The Bahamas, an archipelago of more than 700 miles off the coast of Florida, boasts a colorful history full of Spanish conquistadors, colonial Brits, plundering pirates and daring rum runners. The romance of islands’ seafaring history is evident everywhere along the spellbinding coastlines, from signature lighthouses to historic government buildings and eerie plantation ruins.
San Salvador Island
Considered by many to be the site of Christopher Columbus’s first landfall in the Bahamas, San Salvador Island is full of fascinating historic sites. Tour the 1887 Dixon Hill Lighthouse, visit the 1961 shipwreck site of the HMS Conqueror or explore the ancient archeological excavations of the Lucayan Indian settlement at Pigeon Creek.
Fort Fincastle and the Queen’s Staircase
The island of New Providence is The Bahamas historic heart, and the city of Nassau is particularly rich in island lore and antiquities. One of the most visited sites is the Queen’s Staircase. Dating back to the late 18th century, these 65 hand-hewn limestone stairs were built by slaves to provide safe passage for soldiers between the town and the fort, and later were renamed after Queen Victoria, who did much do abolish slavery in the colonies. Follow the palm-fringed steps from downtown Nassau to bow-shaped Fort Fincastle, built in 1793 to serve both as a lighthouse and a lookout for marauders. The reward for climbing the fort’s adjacent 126-foot water tower, originally utilized as a lookout and lighthouse, is an observation deck offering eye-popping harbor views.
Largest and most interesting of the islands’ numerous forts, 18th century Fort Charlotte was named in honor of the wife of British King George III. Highlights include a drawbridge, waterless moat, underground passages, dungeons and ramparts, and costumed guides provide colorful insights into the monument’s history. This sprawling military complex is comprised of three forts: Fort Charlotte, Fort Stanley and Fort D’Arcy, and stands just five minutes from the center of Nassau, bordering on the city’s botanic gardens. Like the islands' other strategically placed forts, Fort Charlotte was part of a defense system so intimidating that potential invaders were too discouraged even to attack. A shot was never fired from Fort Charlotte.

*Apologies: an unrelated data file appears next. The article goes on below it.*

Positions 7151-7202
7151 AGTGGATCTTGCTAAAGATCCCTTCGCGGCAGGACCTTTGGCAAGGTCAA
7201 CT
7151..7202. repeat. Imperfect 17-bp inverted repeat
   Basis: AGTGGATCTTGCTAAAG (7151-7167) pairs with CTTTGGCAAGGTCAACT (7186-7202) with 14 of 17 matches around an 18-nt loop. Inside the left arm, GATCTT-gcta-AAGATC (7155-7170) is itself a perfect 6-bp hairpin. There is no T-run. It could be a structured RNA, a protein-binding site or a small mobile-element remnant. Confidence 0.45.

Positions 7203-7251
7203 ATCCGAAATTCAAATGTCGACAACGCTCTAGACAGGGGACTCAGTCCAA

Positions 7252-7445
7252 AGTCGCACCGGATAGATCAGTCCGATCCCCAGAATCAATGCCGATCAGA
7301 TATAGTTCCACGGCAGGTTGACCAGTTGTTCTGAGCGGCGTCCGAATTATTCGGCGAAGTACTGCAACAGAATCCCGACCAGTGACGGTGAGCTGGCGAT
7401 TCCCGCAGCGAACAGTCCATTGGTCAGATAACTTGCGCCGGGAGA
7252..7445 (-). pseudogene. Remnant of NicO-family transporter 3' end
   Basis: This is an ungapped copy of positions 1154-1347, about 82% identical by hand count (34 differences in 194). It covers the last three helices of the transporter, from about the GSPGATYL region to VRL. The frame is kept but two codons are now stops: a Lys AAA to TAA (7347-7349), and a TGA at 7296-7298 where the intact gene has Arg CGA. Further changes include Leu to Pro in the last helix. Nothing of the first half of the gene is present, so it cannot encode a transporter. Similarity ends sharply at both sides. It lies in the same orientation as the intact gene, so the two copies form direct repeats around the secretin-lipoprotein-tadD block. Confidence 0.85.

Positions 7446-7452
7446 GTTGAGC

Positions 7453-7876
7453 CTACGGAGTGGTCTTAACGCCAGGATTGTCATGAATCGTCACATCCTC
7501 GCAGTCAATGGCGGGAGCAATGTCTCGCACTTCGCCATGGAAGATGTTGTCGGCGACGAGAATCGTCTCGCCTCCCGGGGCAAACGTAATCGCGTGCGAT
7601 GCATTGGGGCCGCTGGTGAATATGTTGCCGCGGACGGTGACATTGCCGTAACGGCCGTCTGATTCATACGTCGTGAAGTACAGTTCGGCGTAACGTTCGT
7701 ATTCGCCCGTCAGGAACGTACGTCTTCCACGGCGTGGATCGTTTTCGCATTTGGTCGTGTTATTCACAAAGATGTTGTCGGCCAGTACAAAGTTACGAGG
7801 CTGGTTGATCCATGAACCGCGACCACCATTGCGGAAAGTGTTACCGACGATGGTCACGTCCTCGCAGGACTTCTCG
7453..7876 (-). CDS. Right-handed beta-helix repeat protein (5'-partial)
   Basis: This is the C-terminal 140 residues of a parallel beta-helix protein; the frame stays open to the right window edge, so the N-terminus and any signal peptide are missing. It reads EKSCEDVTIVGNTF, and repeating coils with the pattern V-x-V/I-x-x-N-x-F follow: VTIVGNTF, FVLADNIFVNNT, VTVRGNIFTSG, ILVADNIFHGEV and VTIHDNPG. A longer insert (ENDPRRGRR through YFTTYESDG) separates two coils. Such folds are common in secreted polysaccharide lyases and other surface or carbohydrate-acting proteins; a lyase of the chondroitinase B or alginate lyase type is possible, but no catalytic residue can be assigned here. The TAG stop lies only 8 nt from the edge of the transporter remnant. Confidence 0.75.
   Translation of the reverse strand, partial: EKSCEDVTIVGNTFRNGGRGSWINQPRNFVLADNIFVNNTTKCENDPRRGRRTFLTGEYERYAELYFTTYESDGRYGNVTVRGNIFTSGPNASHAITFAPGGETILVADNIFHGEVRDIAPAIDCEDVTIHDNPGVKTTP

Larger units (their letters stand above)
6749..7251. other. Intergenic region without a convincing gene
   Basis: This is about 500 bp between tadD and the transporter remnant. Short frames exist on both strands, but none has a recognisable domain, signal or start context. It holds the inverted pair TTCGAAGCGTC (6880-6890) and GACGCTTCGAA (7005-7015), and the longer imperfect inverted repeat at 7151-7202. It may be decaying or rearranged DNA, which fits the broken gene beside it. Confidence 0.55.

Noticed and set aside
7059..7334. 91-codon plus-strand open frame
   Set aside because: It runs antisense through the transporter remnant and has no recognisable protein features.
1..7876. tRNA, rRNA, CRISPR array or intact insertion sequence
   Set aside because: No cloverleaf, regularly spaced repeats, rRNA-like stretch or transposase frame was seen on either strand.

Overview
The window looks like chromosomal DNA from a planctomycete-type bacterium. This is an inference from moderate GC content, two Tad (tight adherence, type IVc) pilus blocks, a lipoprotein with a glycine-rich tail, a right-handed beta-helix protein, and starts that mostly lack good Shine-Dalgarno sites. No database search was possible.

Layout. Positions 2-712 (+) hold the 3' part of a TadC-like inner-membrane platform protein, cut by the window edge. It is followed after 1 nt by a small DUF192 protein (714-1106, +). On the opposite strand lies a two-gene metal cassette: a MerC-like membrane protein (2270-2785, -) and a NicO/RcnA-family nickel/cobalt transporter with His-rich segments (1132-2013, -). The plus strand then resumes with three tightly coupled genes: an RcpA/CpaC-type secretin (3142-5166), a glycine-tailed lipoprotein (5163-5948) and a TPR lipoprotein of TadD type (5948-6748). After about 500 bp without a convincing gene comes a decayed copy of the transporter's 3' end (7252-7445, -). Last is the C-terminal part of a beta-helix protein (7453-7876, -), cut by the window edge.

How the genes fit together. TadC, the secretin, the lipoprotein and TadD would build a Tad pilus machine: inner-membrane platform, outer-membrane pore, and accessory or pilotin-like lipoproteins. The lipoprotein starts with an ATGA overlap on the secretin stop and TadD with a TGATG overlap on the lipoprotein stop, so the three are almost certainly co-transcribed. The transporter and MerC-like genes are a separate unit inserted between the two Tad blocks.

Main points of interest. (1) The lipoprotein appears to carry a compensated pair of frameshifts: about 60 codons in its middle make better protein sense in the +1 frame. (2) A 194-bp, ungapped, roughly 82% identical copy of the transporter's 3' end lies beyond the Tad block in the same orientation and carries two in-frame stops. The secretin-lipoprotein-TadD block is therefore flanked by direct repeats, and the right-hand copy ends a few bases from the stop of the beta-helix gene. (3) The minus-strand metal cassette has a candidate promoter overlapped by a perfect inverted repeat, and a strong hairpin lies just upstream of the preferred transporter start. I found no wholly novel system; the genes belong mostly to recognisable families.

Balcony House Museum
Said to be the oldest residential building in Nassau, the pretty pink Balcony House dates back to 1778 and was at one point the residence of Stephen Dillet, a notable Haitian-born Bahamian writer and politician. Later, the house was bought by American heiress Josephine Bryce, who furnished the timber-built home with elegant antiques from around the world. Of special note is a remarkable interior mahogany staircase said to have been salvaged from a ship.
Fishhook-shaped Cat Island in the Outer Islands is less than 50 miles long and only four miles across, but its romantically wild coastline abounds in intriguing historic sites. Of special interest are the old cotton plantation ruins, 1700s slave huts and Arawak Indian caves. Visit the miniature 1939 monastery atop Mount Alvernia, learn about Cat Island’s history at the Columbus World Center Museum in Knowles, or explore the romantic remains of Captain Andrew Deveaux’s antebellum plantation mansion.
Check out all of the Bahamas tours offered to see if there are any ways to get to see a historical landmark up close and personal.